Mystery & Murder – The Mysterious Case of Prohibition Agent Ray Sutton

Investigators pose in front of Sutton’s partially visible sedan, still hidden by underbrush. Photo courtesy of ATF Historic Archives.

by Linda Wommack  

On the afternoon of August 28, 1930, Colfax County Deputy Sheriff Boots Fletcher of Raton, New Mexico, passed ATF Agent Ray Sutton on the highway about seven miles south of Raton. He would be the last to see the Prohibition agent alive. Astonishingly enough, it would be a full week before law enforcement began an investigation into the mysterious disappearance of Ray Sutton.

Prohibition Agent C.U. Finley was the lead investigator in a group that was comprised of various officers and volunteer citizens who coordinated the search for Sutton. Finley reported that “50 automobile loads of men from Clayton and northern New Mexico joined in the search for Sutton’s body.”     

US Prohibition Agent Ray Sutton was born in Woodward County, Oklahoma Territory in 1873. At the age of 37 Sutton, a rancher, was appointed sheriff of Ellis County, Oklahoma. Two years later re-elected and then again  re-elected in 1914. Sutton moved to New Mexico after leaving office in Oklahoma where he was elected sheriff of Union County in 1916 and re-elected in 1918. While serving the county of Union, Sutton also engaged in the banking business, eventually becoming vice president.

On January 18, 1920, the 18th Amendment to the US Constitution‚ the Volstead Act‚ went into effect across the country. The new law made the manufacture, transportation, as well as the sale of alcoholic beverages illegal in the United States. To enforce this new law the Prohibition Bureau was created within the US Department of the Treasury. Ray Sutton joined this new Prohibition Bureau soon after its creation.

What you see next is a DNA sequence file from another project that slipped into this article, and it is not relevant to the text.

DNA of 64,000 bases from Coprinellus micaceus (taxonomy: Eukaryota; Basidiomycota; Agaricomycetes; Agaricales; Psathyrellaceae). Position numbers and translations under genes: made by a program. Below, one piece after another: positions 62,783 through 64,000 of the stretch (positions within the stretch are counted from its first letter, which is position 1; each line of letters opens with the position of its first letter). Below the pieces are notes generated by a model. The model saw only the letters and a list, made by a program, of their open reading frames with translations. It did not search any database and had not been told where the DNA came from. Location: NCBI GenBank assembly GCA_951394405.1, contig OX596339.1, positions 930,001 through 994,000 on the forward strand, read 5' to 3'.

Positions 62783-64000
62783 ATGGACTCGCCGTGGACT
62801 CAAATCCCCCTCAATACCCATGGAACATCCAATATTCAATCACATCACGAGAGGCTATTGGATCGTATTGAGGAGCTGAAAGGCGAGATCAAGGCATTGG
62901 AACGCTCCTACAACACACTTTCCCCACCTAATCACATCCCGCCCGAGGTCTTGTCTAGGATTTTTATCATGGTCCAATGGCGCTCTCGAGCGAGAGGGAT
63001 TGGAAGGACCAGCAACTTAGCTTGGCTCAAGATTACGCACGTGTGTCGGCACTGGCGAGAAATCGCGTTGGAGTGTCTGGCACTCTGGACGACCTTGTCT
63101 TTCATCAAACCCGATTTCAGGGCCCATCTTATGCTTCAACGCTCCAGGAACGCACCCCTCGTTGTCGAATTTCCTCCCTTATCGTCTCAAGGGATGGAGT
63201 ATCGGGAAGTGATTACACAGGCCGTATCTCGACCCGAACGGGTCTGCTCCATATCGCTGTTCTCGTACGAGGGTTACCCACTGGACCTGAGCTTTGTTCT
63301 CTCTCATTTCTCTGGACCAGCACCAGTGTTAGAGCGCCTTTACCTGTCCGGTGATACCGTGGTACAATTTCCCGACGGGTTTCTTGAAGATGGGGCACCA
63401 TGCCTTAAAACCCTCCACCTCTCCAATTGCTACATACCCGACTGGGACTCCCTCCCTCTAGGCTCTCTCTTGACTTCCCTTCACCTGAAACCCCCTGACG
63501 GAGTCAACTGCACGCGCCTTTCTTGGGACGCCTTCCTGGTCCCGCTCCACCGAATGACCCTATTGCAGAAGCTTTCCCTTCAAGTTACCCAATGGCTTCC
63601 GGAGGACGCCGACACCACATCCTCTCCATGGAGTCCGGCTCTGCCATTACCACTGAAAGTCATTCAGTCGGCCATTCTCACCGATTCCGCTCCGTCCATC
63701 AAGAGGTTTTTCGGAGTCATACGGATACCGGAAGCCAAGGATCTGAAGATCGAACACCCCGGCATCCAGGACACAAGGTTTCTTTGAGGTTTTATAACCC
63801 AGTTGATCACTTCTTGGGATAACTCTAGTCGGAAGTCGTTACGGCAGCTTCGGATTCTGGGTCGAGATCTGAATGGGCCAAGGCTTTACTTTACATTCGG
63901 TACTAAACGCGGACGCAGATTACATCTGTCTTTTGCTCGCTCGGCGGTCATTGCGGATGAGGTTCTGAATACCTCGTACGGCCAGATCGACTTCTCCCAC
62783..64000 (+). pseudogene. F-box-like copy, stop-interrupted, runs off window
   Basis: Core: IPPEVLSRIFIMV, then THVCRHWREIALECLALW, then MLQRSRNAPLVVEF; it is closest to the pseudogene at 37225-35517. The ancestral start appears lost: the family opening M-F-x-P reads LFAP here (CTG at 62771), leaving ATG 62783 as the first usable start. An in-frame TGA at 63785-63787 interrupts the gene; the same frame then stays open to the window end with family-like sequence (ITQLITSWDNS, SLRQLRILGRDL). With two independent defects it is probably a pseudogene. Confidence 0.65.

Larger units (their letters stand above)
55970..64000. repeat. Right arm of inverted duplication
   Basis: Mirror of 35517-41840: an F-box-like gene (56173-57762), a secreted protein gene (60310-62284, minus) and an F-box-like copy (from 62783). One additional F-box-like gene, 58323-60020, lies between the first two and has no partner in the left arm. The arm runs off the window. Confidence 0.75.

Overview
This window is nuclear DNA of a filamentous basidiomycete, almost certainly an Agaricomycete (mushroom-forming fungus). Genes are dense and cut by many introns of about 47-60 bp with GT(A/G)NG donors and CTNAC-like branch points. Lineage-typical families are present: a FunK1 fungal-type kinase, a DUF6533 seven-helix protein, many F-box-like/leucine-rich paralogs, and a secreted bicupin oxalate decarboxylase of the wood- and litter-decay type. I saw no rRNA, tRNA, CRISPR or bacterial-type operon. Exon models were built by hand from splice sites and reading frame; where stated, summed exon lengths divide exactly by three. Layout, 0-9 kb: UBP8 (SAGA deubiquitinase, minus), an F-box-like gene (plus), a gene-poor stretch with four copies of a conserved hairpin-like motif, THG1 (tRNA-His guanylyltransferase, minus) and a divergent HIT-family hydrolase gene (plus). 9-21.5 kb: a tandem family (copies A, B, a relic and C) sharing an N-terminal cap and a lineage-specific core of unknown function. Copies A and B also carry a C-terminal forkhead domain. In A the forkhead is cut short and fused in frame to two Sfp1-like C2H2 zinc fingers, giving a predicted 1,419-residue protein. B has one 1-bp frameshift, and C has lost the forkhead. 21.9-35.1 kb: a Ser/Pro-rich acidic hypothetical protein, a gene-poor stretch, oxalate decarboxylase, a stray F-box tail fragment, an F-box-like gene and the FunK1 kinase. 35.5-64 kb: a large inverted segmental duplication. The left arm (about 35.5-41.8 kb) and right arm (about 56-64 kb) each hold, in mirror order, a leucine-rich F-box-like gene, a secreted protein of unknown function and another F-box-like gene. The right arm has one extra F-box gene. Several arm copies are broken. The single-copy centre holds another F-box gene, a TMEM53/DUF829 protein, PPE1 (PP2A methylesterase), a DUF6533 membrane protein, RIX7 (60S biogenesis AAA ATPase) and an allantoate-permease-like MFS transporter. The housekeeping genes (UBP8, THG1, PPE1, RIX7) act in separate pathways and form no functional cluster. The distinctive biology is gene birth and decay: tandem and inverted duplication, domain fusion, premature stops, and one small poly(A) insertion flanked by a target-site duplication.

Agent Sutton’s territory as a federal agent covered the five northeastern New Mexico counties. His operated his headquarters out of his home in Clayton, but was often away overnight in various towns across his assigned area. It was in this capacity that Sutton was staying at the Seaberg Hotel in Raton on August, 28, 1930, the day Deputy Sheriff Fletcher spotted Sutton on the side of the highway. It was later learned that Sutton was scheduled to meet with Trinidad Police Officer Oscar Vanderberg on that date. The two were to work in the Raton Pass area investigating a ring of bootleggers and searching for illegal whiskey stills.

Deputy Sheriff Fletcher reported that Sutton was standing alone along the highway by his government-owned Pontiac sedan. Fletcher said he “gave Sutton a friendly wave, and he waved back” and Fletcher motored on. The following evening, when it was discovered Sutton’s daily report had not been received, officials became concerned. Colfax County Sheriff Al Davis was asked to search Sutton’s room at the Hotel Seaberg in Raton, New Mexico. The sheriff found Sutton’s clothing, including his topcoat, his personal items, as well as his working government records. Further, it was discovered that Sutton had not checked out of the hotel.

A few days later, Charles Stearns, district director of the Prohibition Bureau in Albuquerque, grew concerned when Sutton failed to appear for a district court hearing in Clayton. Stearns contacted Sheriff Al Davis who called Mrs. Sutton in Clayton and inquired as to her husband’s whereabouts. Mrs. Sutton replied that she had not heard from him in several days.